I’ve spent the weeks since Election Day contemplating the worst case scenario for the next four years.
I’ve allowed my greatest fears to freely roam about my mind. My body has responded to each thought as if it were already true.
I’ve imagined the delegitimization and destabilization of our democracy, tweet by tweet. I’ve pictured streets filled with marching police, the muffling of our free press, the prosecution of crimes previously known as free speech. I’ve talked through with my family our breaking points, our last resorts, our options. Like many of us my anxiety levels are up, and my old friend depression has offered a white flag of surrender if I so choose.
I don’t choose.
Given the number of hours I’ve contemplated negative possibilities (and without discounting or forgetting the real and present danger a Trump presidency ushers in), it’s only right that I allow myself at least as much time considering the benefits. It’s only fair to my soul, the part of me that cannot subsist on continued negativity and fear, that I consider the gifts.
Perhaps we had grown complacent in our spiritual growth; human beings are naturally reluctant to change. Perhaps we had gone numb to the suffering of our neighbours; most of us prefer to see the world through the colored glasses of our choice. Perhaps our patterns and routines had lulled us to sleep; while routines can offer a safe harbor, they can also isolate us from greater reality.
But if we never feel constrained, held back, shut down, outcast in some way, why would we search and reach for freedom? If we never experience some sense of discontent, unfairness, yes, even suffering, how will we recall and stay committed to the search for a greater truth?
Perhaps our souls decided we needed a collective wake-up call.
Awake, we remember that evolution is cyclical not linear. Awake, we know that we must acknowledge and address our shadows before we can tame them. Awake, we know it is critical that compassion move beyond like-minded circles; that everything in life is fragile, temporary and up for renegotiation; and that spiritual evolution still requires shedding the old before embracing the new.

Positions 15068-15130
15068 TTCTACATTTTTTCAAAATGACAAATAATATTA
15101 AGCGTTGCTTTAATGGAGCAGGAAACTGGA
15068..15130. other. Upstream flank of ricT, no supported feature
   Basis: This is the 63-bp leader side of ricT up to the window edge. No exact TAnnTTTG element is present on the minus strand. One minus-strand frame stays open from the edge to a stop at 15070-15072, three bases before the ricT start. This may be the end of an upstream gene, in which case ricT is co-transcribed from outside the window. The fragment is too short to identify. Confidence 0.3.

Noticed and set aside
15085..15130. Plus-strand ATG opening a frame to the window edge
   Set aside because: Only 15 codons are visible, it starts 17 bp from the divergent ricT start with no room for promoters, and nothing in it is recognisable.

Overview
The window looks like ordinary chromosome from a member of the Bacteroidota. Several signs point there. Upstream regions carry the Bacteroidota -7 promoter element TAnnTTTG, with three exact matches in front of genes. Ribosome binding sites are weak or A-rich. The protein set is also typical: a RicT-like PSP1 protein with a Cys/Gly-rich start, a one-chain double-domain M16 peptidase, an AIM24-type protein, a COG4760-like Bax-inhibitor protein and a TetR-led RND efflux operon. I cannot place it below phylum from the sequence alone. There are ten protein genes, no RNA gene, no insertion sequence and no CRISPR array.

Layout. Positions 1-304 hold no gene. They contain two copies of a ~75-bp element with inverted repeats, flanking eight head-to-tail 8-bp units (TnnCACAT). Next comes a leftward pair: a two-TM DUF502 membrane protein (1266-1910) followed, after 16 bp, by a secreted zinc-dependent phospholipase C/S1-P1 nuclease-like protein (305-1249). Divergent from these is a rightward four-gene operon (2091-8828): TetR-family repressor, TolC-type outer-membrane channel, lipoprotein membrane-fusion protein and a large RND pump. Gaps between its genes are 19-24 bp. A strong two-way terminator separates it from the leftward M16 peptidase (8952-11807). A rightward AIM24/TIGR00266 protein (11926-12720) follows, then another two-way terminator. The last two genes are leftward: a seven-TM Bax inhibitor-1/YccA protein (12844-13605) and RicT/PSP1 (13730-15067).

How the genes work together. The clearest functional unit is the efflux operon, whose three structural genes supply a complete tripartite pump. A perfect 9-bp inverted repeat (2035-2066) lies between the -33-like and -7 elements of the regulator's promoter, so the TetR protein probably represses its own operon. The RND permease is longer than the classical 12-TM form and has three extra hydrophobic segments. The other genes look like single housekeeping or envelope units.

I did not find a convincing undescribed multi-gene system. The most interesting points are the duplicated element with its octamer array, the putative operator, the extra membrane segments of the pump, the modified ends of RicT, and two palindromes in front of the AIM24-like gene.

Right now we are shedding a layer of our collective innocence and naiveté about the degree of hatred, disgust, pain and intolerance brewing all around us (and inside us).
In our nakedness, we are momentarily blind and frighteningly vulnerable. But in this nakedness, we sit in the opportunity to grow into a greater collective wisdom and strength not conceivable, possibly not even considered necessary, had there been any other outcome.
Right now each belief, value and principle we hold dear—whether handed down to us by our family lineage, bestowed by authority or honed for ourselves—must be tried on for size. We’ll discover some have lost their relevancy. Others we’ve outgrown. Still others are outright false. Yet in the process of noticing which beliefs we choose to more fully embody in the world right now, we identify and name our deepest truths and core values.
Years ago, as I stood doe-eyed and gape-mouthed at my first ever Yoga Journal conference, Baron Baptiste posed this question in his workshop:
“If you squeeze a lemon, you get lemon juice. What will we get if we squeeze you?”
We are about to find out.
The squeezing may:
> Test our adherence to our moral and ethical boundaries.
> Challenge our tolerance for accepting or witnessing hate speech/actions.
> Question our allegiance to our core beliefs as individuals and as a country.
> Confront our commitment to fighting back against racism, sexism, homophobia and all other tools the patriarchy uses to maintain power.
And through it all, the sweet pull to fall back asleep, numb out or give up will tempt.
I can already feel myself changing, refining, carving, enlightening and transforming—and not for the worse.
I find myself endlessly curious and open to the possibilities that lie before us: who will stand up and lead the resistance? Who, besides the many who have already, will fold their morals and ethics like cards? And will our future selves be able to look without flinching upon our choices today?
Perhaps it is true that as a country we are starkly divided. But in this we are united: we are all part of the lemon juice.
I hope it tastes as sweet as it is sure to be sour.
Author: Keri Mangis
Image: @nytimes on Instagram
Editor: Khara-Jade Warren